a person who is habitually inactive or lazy.


lazy; sluggardly.

Origin of sluggard

First recorded in 1350–1400, sluggard is from the Middle English word slogarde. See slug1, -ard Unabridged Based on the Random House Unabridged Dictionary, © Random House, Inc. 2019

Related Words for sluggard

slouch, loafer, lazybones, laggard, drone, idler, slug, snail, dawdler

Examples from the Web for sluggard

Historical Examples of sluggard

  • "The day is young, but I'm no sluggard, you know," said the lawyer.

    A Son of Hagar

    Sir Hall Caine

  • The sluggard is wiser in his own conceit than seven men that can render a reason.

    The Biglow Papers

    James Russell Lowell

  • The fans who watch the game of life despise the sluggard in the strife.

    Rippling Rhymes

    Walt Mason

  • To escape this fault, a man must be either a saint or a sluggard.

  • I will not, like a sluggard, wear out my youth in idleness at home.

    Tales from Shakespeare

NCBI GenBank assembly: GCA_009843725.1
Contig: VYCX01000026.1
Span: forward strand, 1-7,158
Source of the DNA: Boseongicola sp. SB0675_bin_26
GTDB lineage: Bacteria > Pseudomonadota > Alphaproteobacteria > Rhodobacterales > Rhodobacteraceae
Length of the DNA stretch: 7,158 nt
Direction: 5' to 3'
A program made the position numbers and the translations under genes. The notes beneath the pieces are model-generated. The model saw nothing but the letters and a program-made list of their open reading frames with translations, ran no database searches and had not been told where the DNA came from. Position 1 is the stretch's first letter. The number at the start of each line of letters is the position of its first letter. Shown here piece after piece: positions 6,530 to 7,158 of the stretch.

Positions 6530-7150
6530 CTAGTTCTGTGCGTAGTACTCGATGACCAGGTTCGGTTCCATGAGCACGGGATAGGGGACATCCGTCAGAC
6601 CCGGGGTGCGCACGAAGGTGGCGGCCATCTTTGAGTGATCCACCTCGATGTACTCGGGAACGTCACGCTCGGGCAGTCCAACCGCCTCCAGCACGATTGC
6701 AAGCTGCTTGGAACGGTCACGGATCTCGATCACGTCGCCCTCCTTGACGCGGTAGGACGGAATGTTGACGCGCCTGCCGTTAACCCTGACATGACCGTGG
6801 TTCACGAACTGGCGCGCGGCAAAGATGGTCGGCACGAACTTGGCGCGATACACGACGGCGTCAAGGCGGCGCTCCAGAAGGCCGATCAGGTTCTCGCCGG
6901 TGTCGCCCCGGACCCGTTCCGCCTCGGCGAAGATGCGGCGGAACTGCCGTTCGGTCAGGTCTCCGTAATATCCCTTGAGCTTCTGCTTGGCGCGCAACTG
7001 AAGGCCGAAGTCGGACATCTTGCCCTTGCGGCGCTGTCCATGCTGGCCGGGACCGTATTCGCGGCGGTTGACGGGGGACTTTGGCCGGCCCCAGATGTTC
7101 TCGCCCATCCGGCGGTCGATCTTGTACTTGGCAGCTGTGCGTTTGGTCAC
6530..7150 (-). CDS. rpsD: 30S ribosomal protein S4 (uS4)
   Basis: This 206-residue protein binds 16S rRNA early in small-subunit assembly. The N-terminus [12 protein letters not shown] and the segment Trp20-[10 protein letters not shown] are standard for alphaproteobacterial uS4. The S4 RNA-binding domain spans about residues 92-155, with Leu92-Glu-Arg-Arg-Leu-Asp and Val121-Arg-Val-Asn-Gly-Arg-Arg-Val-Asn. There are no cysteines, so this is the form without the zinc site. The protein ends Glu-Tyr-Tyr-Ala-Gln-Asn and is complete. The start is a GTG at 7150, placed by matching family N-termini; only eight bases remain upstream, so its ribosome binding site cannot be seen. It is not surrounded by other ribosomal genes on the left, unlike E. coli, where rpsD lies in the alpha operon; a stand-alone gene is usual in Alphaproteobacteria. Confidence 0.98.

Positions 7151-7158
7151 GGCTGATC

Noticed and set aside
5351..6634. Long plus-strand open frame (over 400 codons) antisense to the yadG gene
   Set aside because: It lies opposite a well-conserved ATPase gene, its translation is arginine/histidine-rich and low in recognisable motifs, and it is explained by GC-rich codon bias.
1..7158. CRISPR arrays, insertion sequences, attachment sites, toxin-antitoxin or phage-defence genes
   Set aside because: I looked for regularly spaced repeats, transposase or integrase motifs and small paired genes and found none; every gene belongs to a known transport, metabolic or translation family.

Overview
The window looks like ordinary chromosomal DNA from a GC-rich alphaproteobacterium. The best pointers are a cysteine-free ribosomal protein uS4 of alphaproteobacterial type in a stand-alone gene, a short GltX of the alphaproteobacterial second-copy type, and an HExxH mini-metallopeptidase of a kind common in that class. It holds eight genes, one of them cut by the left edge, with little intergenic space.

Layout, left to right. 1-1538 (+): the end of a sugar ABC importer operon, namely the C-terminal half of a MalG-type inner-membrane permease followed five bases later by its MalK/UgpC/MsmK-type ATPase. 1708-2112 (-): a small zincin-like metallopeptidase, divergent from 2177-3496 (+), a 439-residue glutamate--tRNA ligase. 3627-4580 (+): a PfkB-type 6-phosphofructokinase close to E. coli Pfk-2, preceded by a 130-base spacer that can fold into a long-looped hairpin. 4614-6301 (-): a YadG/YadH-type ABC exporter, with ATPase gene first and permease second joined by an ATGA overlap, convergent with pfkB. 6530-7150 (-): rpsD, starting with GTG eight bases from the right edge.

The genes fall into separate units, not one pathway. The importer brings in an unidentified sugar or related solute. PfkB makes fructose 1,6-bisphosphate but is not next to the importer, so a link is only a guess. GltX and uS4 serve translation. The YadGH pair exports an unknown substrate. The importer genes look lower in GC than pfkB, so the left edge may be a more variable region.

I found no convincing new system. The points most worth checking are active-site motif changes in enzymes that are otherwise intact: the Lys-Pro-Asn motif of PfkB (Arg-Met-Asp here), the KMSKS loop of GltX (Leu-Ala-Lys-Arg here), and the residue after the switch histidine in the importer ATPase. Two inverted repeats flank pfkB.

Charles Lamb and Mary Lamb

British Dictionary definitions for sluggard



a person who is habitually indolent


Derived Formssluggardly, adjectivesluggardliness, nounsluggardness, noun

Word Origin for sluggard

C14 slogarde; related to slug 1
Collins English Dictionary - Complete & Unabridged 2012 Digital Edition © William Collins Sons & Co. Ltd. 1979, 1986 © HarperCollins Publishers 1998, 2000, 2003, 2005, 2006, 2007, 2009, 2012

Word Origin and History for sluggard

late 14c., late 13c. as a surname, "habitually lazy person," from Middle English sluggi "sluggish, indolent," probably from a Scandinavian word; cf. dialectal Norwegian slugga "be sluggish," dialectal Norwegian sluggje "heavy, slow person," dialectal Swedish slogga "to be slow or sluggish." Adjective sluggy is attested in English from early 13c.

'Tis the voice of a sluggard -- I heard him complain:
"You have wak'd me too soon, I must slumber again."
[Isaac Watts, 1674-1748]

'Tis the voice of the Lobster: I heard him declare
"You have baked me too brown, I must sugar my hair."
["Lewis Carroll" (Charles L. Dodgson), 1832-1898]

As an adjective meaning "sluggish, lazy" from 1590s. Related: Sluggardly.

Online Etymology Dictionary, © 2010 Douglas Harper